A costly service. Dam builder Vodohospodarska Výstavba (VV) has asked the government to bail it out, partially as a result of expensive infrastructure projects like the Gabčíkovo hydroelectric dam.
Courtesy of Gabčíkovo water works
VV's financial problems are becoming increasingly common among Slovak construction companies, who were engaged by the government of former Premier Vladimír Mečiar to build huge infrastructure projects in 1998 but have not been paid in full.
Schmögnerová said that that interest payments of 450 to 480 million Sk for two VV loans come due on December 16 and 18. These are loans that J.P. Morgan bank arranged for VVB in 1995 and 1996, totaling $200 million each. VV used this money for the construction of hydro-electric power plants in south Slovakia's Gabčíkovo and Žilina in the north.
"VV director and HZDS [opposition party] deputy Július Binder has turned to the Slovak cabinet with a request to pay off the interests payable in December, justifying his request by referring to the company's financial problems," said Schmögnerová.
Binder, however, explained that VV found itself in trouble because Slovenské Elektrárne, the monopoly energy producer, owes it approximately 5 billion Sk ($139 million).
The power generator has rejected any such claims, while Schmögnerová, for her part, told a November 30 press conference that "according to my information, SE has already paid about 5 billion Sk to VV," a charge which Binder denied.
"It was the  Moravčik cabinet that decided on the transformation of Slovenské Elektrárne (SE)," Binder said. "Afterwards, SE started to behave as a commercial company and handle state property as its own."
Asked about the extent of SE's responsibility for the construction company's troubles, Dušan Meszáros, an analyst with the London office of Dutch investment bank ING Barings, confirmed that the electricity monopoly was the main source of money for Binder's firm, but stressed that "VV should have secured its money flow from SE, since the company on its own is not able to pay off the loans."
Well invested money
Binder stressed that VV has not wasted the funds from the loans but has invested them in an effective way into the construction of hydro-electric power plants that will be able to pay off the invested funds by energy production.
Binder said that while VV's total debt amounts to 15 billion Sk ($416 million), the value of state-owned Gabčíkovo hydro-electric power plant alone equaled 60 billion Sk ($1.67 billion).
Until now, VV has been quite profitable. According to research done by Trend weekly, its assets, totalling 36.5 billion Sk ($1 billion), made it the eighth largest company in Slovakia last year. VV's pre-tax profit for 1997 represented 82.9 million Sk ($2.3 million), which was a 9% rise year on year. The total debt of the company reached 17.7 billion Sk ($500 million) by the end of 1997, falling by 0.7% year on year.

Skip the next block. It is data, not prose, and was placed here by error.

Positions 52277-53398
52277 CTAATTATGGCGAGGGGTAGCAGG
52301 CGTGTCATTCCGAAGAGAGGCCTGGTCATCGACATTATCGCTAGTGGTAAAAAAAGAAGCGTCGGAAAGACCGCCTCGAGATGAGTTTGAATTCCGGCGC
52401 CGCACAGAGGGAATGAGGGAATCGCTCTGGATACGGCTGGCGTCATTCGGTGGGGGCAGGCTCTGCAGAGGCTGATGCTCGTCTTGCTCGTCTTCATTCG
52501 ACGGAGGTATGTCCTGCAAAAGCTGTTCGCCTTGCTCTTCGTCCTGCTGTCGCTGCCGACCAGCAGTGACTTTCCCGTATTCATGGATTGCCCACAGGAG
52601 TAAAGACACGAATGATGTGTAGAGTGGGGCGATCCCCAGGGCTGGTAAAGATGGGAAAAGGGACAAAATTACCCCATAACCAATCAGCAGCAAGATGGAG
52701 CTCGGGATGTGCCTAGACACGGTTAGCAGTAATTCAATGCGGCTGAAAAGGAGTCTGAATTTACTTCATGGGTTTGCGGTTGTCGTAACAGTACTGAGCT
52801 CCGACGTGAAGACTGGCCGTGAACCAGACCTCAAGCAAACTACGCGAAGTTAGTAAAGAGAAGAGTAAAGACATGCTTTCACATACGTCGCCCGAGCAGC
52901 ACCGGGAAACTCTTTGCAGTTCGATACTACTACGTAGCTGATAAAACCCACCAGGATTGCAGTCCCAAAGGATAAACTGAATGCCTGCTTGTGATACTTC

The first of the loans, arranged by lead manager J. P. Morgan, was a syndicated loan issued in December 1995. It was priced 100 b.p. over LIBOR for the first 2 years, and 125 b.p. + LIBOR for the remaining 3 years.
The second one was a $200 million Eurobond instalment concluded in October 1996, priced 115 b.p. above the yields of ten year U.S. government bonds. 60% of this Eurobond issue was placed on the U.S. market.
Binder said that VV could eventually repay the credits, but that everything depended on the SE. "If the SE pays everything back, we can have all loans paid by 2004," he said, explaining that Gabčíkovo power plant creates an annual profit of 4 billion Sk for VV while the Žilina dam brings in another half billion Sk.
However, a financial crisis that is gradually creeping over the construction industry may change Binder's plans. Miloš Blanárik, director general of the Association of Slovak Construction Developers (ZSPS), told a news conference in Bratislava on December 2 that investor organizations representing the state have not settled over 7 billion Sk ($194 million) in invoices for construction firms since July 1998.
The worst situation, he said, was in highway construction, VV's Žilina waterworks and the Mochovce nuclear power plant. Overdue payments, Blanárik continued, exceed 10% of the annual output of Slovak construction firms.
At an average profitability of 5%, construction firms lack cash and are unable to pay for even basic input materials or wages for their employees. "Although the state owes businessmen money for jobs done based on state orders, firms currently have no money for VAT transfers and payments to social and health-care funds and insurance companies. They are becoming insolvent, and the threat of the confiscation of property hovers over them despite signed contracts and sufficient orders," said Blanárik.
If the issue of outstanding payments for public investments is not settled soon, the ZSPS director general expects 20,000 employees of construction firms to be laid off.
While VV has not announced any prospective job cuts, waterworks construction company Váhostav said on December 1 that it planned to lay off 900 workers out of 3,825.